The early vessels which navigated the water of the great lakes were sailing ships. Indeed the sailing vessels maintained their supremacy against steamers in the commerce of the inland seas until well toward the close of the 19th century. They were peculiarly adapted to the lumber carrying trade.
As they plied between the southern ports of Lake Michigan, and the ports of Traverse Bay or the straits of Mackinaw, it was necessary for them to sail not far from the land after they passed between Sleeping Bear Point and the Little Manitou. They must beware of the shore in that district of strong and frequent and at times very sudden storms of northwest wind. They were safe enough where they had plenty of room to tack and change their course until the wind abated; but there was scant sea room between the Manitous, Beaver and Fox Island to windward and the mainland to leeward for such a task in a storm.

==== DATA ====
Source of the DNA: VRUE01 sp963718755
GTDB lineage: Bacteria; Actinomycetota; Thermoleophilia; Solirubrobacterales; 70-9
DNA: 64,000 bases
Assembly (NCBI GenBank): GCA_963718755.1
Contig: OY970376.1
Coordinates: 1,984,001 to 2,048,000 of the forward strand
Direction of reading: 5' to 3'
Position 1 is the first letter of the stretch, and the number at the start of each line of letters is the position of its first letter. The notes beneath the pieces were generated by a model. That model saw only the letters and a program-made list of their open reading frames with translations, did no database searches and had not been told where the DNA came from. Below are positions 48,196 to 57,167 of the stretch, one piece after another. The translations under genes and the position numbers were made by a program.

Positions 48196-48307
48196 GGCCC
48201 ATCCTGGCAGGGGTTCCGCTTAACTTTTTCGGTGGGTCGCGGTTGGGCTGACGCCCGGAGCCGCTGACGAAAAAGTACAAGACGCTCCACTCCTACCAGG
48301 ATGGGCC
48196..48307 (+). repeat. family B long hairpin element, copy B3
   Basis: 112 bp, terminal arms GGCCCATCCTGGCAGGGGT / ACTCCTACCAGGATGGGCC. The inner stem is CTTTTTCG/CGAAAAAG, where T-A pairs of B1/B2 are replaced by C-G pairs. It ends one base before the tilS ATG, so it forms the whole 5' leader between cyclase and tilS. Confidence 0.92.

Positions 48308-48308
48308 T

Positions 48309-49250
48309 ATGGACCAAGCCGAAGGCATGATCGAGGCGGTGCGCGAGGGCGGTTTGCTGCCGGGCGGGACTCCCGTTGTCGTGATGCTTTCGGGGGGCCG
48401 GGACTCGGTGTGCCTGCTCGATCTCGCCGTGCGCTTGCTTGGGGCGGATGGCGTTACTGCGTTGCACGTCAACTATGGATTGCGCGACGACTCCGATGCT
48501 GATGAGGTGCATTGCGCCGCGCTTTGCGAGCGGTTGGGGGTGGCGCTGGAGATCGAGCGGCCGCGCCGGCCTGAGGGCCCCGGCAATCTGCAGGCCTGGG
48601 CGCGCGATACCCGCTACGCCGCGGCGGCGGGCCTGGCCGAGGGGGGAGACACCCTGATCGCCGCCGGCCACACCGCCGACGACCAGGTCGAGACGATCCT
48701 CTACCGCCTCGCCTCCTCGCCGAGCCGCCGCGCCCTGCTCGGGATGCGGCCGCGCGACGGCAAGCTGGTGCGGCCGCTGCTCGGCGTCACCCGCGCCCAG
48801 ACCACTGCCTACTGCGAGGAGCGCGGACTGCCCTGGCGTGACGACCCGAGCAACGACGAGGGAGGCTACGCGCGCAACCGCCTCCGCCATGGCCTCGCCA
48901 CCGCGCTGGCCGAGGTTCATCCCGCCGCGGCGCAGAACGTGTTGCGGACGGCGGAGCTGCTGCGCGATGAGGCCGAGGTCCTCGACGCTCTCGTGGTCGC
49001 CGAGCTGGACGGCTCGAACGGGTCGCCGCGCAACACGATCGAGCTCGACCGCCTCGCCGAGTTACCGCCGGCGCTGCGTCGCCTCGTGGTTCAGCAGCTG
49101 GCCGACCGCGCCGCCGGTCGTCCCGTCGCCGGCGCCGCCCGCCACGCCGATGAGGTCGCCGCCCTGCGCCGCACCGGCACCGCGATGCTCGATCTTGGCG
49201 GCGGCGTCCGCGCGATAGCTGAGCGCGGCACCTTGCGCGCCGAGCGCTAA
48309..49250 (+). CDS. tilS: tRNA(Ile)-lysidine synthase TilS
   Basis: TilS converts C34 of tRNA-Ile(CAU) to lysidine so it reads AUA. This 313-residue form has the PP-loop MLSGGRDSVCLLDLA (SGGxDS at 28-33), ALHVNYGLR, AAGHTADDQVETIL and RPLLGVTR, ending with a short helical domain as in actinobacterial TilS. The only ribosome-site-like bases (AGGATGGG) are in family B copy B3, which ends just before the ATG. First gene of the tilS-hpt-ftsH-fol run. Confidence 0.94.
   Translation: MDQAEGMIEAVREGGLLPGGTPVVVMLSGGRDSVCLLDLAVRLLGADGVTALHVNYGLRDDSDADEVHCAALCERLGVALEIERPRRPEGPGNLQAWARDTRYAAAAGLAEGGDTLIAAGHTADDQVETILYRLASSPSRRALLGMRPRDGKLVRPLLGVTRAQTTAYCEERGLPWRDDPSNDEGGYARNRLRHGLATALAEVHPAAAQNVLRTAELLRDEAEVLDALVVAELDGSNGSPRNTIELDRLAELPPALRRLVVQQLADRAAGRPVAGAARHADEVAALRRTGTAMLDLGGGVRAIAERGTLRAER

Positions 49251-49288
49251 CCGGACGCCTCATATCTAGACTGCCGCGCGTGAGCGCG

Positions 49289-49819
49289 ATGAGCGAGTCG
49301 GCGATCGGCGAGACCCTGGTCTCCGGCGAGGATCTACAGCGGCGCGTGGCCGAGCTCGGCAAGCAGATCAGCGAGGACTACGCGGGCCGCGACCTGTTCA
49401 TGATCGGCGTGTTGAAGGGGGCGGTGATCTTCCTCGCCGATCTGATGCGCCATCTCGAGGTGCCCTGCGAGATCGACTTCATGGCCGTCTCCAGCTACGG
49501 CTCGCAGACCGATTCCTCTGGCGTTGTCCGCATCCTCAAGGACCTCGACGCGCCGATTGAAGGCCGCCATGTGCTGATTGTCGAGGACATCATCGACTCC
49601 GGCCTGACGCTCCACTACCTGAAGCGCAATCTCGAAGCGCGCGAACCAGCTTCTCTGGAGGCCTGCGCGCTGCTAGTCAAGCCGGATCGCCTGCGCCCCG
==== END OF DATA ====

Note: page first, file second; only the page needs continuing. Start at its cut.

The had to look out for that "Lee Land" and many a shipwreck upon that Lee Land shore attested the danger they incurred. That "Lee Land" became a mighty fact in the thoughts and plans of sailors and ship and cargo owners. The Lee Land was well known to them before 1850. The called it by its proper English, "Lee-land" as they were English men, and Americans, French, Swedes, Danes and others adopted it. "Lee – the quarter toward which the wind blows" – Leeland. Now LELAND.
From Joseph Littell's booklet: Leland, An Historical Sketch (copyright 1920)